- December 13, 2015
Many years ago, when I was doing my A’ Levels, my English teacher gave us three basic rules of thumb to apply when reading texts: 1) What is the author trying to achieve? 2) To what extent does he/she succeed on his/her terms? 3) To what extent does he/she succeed on your terms?
I’ve always found this advice useful. When I was writing my history of terrorism The Infernal Machine, for instance, I often asked what the individuals and organizations were trying to achieve, and then I considered the extent to which they succeeded. Asking whether or not terrorism succeed on ‘my terms’ is more difficult, because moral judgements about terrorist violence can sometimes make it difficult to answer the previous two questions.
Nevertheless, I often realized how rarely the first two questions are asked.
Whether it was the ‘anarchist terror’ of the 1890s, the ‘Mau Mau’ Emergency or even the IRA, governments generally promoted a very narrow version of terrorism that discouraged the wider public from looking at what its protagonists were trying to achieve, and subjected them to a moral and intellectual anathema that precluded thinking about terrorism beyond the official parameters.
Invariably terrorism was presented as a toxic and monstrous activity, practised by moral aliens beyond rationality and understanding, and these representations often acted as a pretext for ‘virtuous’ counterterrorist violence, in which the violent extermination of terrorists could become a ‘sacred duty’, as the anthropologist Edmund Leach once put it.
Privately, governments might have a very different understanding of their terrorist opponents, and were able to analyse their tactics, strategies and political goals, but this knowledge rarely informed public debate about terrorism and was sometimes deliberately concealed.
The events of the last week have brought home to me once again how narrow these parameters can be. Again and again over the last few days I have heard my words and those of my fellow-blogger Chris Floyd described as ‘unacceptable’ by the Labour MP Emma Reynolds and others.
Leaving aside the question as to whether Reynolds has even read or understood the pieces she has condemned – not to mention the political calculations behind such condemnation – the anathema that she and so many others have pronounced so readily nevertheless demonstrates once again that even our supposedly unprecedented global terrorist emergency is not that different from many of its predecessors.
Today, as in the past, civil society is expected to accept whatever our governments decide to tell us about the organisations they are fighting. We are not supposed to think about why or how these organizations continually find new members. We are not supposed to think about what their political aims are, what their political context is. We are constantly told that they hate us because of our goodness.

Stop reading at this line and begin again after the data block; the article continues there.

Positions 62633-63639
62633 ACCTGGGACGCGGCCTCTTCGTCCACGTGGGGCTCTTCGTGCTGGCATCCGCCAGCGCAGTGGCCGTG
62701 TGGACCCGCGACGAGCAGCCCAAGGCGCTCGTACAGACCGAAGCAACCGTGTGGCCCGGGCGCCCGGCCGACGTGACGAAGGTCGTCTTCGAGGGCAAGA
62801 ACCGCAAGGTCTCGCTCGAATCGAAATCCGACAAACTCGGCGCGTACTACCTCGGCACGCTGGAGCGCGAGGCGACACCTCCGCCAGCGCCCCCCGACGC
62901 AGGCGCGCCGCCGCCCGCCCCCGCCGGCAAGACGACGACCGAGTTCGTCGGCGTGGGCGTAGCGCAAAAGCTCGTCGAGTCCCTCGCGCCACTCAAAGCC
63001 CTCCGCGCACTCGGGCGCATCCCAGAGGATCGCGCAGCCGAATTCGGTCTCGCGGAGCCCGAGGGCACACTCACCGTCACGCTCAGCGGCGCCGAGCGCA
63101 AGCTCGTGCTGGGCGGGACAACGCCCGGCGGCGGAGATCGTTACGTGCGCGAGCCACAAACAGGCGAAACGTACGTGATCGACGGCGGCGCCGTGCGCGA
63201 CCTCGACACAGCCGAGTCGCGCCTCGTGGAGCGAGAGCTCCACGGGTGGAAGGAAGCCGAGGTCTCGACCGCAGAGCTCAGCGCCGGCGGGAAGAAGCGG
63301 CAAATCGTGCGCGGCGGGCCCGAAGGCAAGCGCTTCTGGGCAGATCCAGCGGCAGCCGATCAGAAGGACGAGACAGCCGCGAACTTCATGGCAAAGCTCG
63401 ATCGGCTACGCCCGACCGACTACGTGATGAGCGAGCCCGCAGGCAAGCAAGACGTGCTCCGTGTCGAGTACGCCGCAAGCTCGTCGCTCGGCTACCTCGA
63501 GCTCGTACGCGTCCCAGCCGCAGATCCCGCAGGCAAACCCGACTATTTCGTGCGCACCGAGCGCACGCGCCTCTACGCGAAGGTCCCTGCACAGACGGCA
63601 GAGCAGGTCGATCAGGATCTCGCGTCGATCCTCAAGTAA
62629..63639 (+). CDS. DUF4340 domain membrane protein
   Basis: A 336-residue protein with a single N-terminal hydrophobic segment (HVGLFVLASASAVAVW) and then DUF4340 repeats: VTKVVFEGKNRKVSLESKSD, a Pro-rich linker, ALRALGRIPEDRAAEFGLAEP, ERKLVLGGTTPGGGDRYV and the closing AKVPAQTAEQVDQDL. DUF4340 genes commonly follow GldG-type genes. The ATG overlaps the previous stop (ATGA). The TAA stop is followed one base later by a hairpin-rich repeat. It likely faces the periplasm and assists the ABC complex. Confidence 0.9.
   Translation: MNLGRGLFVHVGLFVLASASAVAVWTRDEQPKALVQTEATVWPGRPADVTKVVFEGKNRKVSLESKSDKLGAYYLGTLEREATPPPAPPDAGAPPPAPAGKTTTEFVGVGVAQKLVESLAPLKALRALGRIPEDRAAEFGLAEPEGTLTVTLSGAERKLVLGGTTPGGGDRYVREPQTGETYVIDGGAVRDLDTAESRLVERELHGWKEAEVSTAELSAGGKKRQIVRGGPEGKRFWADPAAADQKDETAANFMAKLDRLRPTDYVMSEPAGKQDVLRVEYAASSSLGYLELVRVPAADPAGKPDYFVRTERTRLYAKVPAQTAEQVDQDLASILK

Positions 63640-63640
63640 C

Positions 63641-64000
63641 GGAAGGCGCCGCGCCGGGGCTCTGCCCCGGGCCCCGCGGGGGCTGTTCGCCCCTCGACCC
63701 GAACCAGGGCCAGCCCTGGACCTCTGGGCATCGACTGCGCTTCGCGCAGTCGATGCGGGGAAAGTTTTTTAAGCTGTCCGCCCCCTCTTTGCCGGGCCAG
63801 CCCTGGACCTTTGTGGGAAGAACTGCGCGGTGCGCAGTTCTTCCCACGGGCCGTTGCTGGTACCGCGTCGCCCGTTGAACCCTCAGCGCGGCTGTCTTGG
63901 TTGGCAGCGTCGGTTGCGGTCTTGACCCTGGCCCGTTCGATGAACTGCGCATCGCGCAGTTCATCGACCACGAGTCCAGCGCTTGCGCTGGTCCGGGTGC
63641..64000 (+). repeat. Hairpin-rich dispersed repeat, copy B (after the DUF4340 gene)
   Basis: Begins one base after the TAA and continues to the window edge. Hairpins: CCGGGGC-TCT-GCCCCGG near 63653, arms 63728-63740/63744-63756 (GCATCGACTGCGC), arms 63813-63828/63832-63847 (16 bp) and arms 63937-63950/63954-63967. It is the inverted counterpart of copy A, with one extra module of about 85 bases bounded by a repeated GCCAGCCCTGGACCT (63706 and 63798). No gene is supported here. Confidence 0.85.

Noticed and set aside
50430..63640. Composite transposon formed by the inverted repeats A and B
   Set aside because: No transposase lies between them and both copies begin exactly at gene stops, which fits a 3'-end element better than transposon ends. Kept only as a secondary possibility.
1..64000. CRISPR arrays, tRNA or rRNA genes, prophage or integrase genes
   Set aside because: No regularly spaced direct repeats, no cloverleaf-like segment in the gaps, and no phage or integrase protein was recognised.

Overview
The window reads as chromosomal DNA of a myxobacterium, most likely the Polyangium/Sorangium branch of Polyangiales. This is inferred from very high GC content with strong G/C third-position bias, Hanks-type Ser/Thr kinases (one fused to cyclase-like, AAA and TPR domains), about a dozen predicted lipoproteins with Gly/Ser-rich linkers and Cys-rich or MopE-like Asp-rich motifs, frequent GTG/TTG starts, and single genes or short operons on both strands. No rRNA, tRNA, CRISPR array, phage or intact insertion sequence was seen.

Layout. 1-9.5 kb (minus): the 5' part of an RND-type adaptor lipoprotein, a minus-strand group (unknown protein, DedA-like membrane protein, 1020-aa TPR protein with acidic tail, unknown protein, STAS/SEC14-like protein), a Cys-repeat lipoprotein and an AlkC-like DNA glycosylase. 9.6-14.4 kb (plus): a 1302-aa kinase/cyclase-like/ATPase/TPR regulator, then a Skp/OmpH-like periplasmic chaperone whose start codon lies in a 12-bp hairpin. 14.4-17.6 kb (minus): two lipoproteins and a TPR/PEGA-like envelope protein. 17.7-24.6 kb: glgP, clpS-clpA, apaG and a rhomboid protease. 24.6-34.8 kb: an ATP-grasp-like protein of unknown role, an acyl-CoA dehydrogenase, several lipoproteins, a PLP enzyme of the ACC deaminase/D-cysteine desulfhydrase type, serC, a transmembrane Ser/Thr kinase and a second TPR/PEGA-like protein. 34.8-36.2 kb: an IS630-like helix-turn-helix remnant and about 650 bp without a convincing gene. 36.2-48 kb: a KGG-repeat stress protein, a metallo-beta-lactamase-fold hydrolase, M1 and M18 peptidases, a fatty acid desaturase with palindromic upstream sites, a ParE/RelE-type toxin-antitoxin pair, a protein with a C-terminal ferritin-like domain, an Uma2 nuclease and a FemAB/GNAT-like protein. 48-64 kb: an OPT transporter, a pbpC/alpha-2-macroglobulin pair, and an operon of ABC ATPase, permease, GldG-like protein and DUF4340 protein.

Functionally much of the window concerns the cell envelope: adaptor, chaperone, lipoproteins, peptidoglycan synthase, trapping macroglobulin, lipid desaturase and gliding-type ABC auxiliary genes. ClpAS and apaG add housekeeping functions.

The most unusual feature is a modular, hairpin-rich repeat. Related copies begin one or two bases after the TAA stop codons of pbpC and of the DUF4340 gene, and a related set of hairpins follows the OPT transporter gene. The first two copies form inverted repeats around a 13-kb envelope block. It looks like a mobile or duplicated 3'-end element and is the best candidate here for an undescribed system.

We are not expected to think about where that hatred may come from, and whether – at times – it may be related to things that our governments have done may have contributed to it.
We have now reached such a level of hysteria and dishonesty that the British government is prepared to monitor Muslim toddlers for signs of ‘radicalization’, yet politicians like Reynolds deem it ‘unacceptable’ when writers like Floyd and myself consider that there might be political explanations behind some of the atrocities we have witnessed these last few years.
Again and again we are told that jihadists are ‘death cults’ with no political aims, even when it is very clear that their organizations are using violence – however extreme and horrific – with clear strategic and political objectives.
Politicians like to tell us that these groups – whether al Qaeda or Daesh – are a new form of fascism comparable to Nazism – an explanation that should make it possible to understand them in political terms, yet try and write about the political context in which these groups emerged, as Chris Floyd attempted to do after the Paris massacres, and you hear that this ‘unacceptable.’
These constraints will not help eliminate the lethal threat that these groups undoubtedly pose. If we look back on the way that western governments have responded to the atrocities of 9/11, virtually everything they have done has played into the hands of their jihadist enemies.
Al Qaeda wanted to bring the ‘crusaders’ into the Middle East and Central Asia; we obliged them. Jihadism feeds off weak or failed states; we have helped given them four. Islamic State would like to have ‘crusader’ armies bombing Syrian cities and get involved in yet another open-ended war; we’ve done that too.
Again and again, reckless, strategically-incoherent and just plain opportunistic military interventions have helped create precisely the conditions in which al-Qaeda formations thrive, while heavy-handed and authoritarian campaigns against ‘radicalization’ at home have only exacerbated the bitterness, alienation and anger that makes it easier for such groups to recruit.
The result is a global terrorist emergency that, unlike its predecessors, is not only global, has the potential to go on indefinitely, precisely because it is unfolding in so many countries and in so many different contexts.
So unless we can get to grips with this phenomenon and design appropriate strategies, it will grind on and on and will certainly get worse and we will never find our way out on this dire trajectory of terrorist massacre, war, national security authoritarianism and racism that is slowly choking our world to death.
In order to do that we need to be able to talk and think openly about terrorism and terrorists, regardless of whether governments and politicians find what we say ‘acceptable’, because the evidence of the last fifteen years suggests that too many governments are not thinking about it at all.